These are some concept art pieces for the character behind “The Nameless Accounts, also known as… er, minor spoiler, Ezran. I explain some of the concept process for each image.
This exercise was more to stretch my understanding of facial structure then it was to make character concepts for Ezran. The lower middle image is his most accurate structure, though I am rather fond of Dwarf Ezran in the upper right, and the upper middle feels like an Elder Scrolls Bosmer. Meanwhile, the lower left has the facial structure of Neddryn from “The Hottest Day of the Year”, though not his hairstyle.
For a while, I have been making use of Living Story Roleplay in World of Warcraft to map out the plotline for Seryth/Sirith. This spawned three short series including “The Story of Seryth“, explaining Sirith’s origin as a baddie, “The Shaping of Seryth“, acting as a sequel to Story and detailing what happens to Sirith after his defeat, and then the unfinished “The Search for Seryth“, which introduces Ezran and his quest to try and redeem the broken warlock. (Regarding the confusion of the name: “Sirith” is the character’s actual name, but it was taken on the WoW server I rolled him up on, so he became “Seryth” for the Living Story. In this post, he is back to being Sirith, since the setting is also back to being Talmenor, not Azeroth.)
However, when it came to Ezran and Sirith’s final meeting, where Shaping and Search were supposed to collide, I couldn’t make it work out: the scenarios available to me in-game couldn’t carry the weight or significance I needed.
Sirith’s tale in particular petered out, while Ezran’s threatened to overshadow him in a way I felt wasn’t fitting for the overall theme of the plot. Ezran is a larger-than-life character already, coming out of a series of his own (more on that later) yet somehow Sirith must transcend him, as the student always surpasses the master. So, it wouldn’t do for Sirith to come crawling back to Ezran without achieving some kind of heroics of his own. “The Shaping of Seryth” still has some moments I like as far as character development goes, but it doesn’t really go anywhere as a story, and I knew that needed to change.
Finally, I distanced myself from the Living Story Roleplay entirely and let these scenes write themselves without the guidance. It’s a fast-paced read for what feels like a novel worth of plot, much like the Living Stories, and when it comes to writing the fuller book there are many spots I will need to fill in.
I will probably still end up stealing some of the better moments from the Living Story series as well, particularly Ezran’s. It had some good timing.
He came from Svenby, he said. It was one of those towns no one had ever heard of, except that one tavern drunkard who only talked about it when he was deep in his cups and reminiscing about the war. “Reminiscing” was a polite word for it; those were often the nights the bouncer had to drag him out in the morning, barely conscious and still begging for more drinks to drown the memories. Given this effect on the drunkard, no one asked him to elaborate either. Continue reading “The Setting of Sirith”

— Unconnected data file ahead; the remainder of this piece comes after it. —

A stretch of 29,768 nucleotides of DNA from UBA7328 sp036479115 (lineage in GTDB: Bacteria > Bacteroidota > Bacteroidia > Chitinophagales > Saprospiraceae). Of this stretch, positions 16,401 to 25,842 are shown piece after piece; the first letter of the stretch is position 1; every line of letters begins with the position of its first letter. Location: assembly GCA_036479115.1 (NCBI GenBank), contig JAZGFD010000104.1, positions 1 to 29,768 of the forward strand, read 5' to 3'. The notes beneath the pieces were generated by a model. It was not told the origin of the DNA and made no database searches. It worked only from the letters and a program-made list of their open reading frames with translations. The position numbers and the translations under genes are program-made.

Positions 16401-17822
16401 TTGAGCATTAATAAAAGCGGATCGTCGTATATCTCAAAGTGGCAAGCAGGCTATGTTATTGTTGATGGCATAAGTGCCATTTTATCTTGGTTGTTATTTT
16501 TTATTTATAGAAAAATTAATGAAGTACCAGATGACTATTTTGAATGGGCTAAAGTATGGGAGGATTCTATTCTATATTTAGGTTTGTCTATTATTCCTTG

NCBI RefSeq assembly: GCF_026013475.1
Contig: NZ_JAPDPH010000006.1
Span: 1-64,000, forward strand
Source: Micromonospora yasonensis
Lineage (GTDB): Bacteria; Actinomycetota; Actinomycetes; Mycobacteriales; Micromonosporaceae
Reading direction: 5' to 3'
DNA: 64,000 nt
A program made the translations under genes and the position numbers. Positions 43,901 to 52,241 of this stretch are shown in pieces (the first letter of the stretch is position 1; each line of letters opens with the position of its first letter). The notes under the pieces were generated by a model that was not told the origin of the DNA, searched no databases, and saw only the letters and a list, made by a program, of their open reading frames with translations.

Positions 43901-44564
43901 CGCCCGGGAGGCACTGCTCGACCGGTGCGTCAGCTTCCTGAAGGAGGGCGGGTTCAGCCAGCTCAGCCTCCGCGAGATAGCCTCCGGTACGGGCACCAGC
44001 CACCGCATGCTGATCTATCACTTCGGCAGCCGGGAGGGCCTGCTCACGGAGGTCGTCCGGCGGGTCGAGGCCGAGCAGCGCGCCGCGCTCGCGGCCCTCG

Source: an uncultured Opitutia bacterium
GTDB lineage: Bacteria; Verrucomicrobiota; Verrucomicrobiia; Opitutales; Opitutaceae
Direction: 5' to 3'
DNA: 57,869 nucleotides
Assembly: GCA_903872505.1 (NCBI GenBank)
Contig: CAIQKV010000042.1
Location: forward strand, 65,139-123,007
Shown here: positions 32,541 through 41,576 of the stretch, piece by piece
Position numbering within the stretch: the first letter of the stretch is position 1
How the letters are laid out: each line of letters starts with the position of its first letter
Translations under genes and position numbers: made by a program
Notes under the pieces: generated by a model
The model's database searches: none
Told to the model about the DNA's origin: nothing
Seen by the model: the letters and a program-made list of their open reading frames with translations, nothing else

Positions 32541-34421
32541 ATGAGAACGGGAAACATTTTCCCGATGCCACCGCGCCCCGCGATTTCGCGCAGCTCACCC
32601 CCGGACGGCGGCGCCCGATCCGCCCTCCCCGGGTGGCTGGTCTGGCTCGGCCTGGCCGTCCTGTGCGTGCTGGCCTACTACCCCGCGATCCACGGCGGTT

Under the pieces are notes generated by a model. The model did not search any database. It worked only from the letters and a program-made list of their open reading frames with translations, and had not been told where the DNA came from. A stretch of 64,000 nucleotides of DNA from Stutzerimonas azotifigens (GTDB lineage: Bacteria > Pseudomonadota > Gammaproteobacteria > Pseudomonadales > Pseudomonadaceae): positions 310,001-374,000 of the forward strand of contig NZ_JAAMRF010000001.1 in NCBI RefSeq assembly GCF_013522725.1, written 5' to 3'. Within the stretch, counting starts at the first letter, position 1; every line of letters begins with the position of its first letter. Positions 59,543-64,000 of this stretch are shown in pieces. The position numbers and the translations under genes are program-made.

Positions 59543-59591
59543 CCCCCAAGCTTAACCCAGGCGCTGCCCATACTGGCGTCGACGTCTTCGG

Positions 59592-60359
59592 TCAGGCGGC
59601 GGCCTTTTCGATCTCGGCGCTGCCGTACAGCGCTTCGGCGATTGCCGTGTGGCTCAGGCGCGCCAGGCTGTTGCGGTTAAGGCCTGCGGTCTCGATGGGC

…the next morning he was on the road again with his ram and the imp and a large supply of beer basted boar ribs…
The delivery was made and the fee for it paid. Still he was a little short, so Seryth agreed to look into the local kobold problem for the dwarves. He did his best to ignore the imp supplementing his fire bolts with some of its own… Continue reading “Conversion: Chapter 5, Part 5”
He returned to Kharanos with the trolls dead and the meat and shimmerweed in tow. The dwarves gave him a feast in thanks, and Seryth went to bed with a bellyache and a sore head. He dropped off quickly into sleep, reflecting that he could always tell his father that the harvest had taken longer than usual to sell, hence his being away for a few days instead of the couple he had promised… Continue reading “Conversion: Chapter 5, Part 4”
This was a continuation of the scene started in Part 2, so I just had to complete the thought.
One thing I will have to watch in the future is how I describe rukh-shami. These ones at first act like moving boulders, but then Sirith notes they feel smooth and malleable like mud. Earlier in Chapter 1 he noted they bled sand. So which is it? Are these different sub-races? Or does it have to do with how these ones were burned to death instead of stuck with swords? Does normal fire even work on them? My world-building has a lot of unanswered questions…
It was nearing sundown when Sirith approached the hills where the rukh-shami were supposedly encamped. He expected to see smoke rising in the air from campfires, but it was dark and silent all around. He pulled his ram to a stop and hesitantly dismounted, leading the riding goat into a brake of shrubs that he hoped would conceal it from sight.
Though the ympe clung impatiently to his shoulder, Sirith chose to approach the camps quietly, in a roundabout route up the shoulder of the hill rather than straight-on. He had an eerie feeling as he climbed Continue reading “Conversion: Chapter 5, Part 3”
The cat continued to follow him like a silent shadow as he walked through Ironforge. The tunnels seemed considerably smaller now than they had when he was a kid.
The gryphon master was uninterested in lending him a gryphon, and so Seryth hired out a dwarven riding ram instead. The beast snorted as he stepped it down onto the snowy cobbles of Dun Morogh. He looked back and saw the cat still standing behind him, watching.
Seryth sighed. “Oh, fine! Come along if you want, but don’t cause any trouble for me.”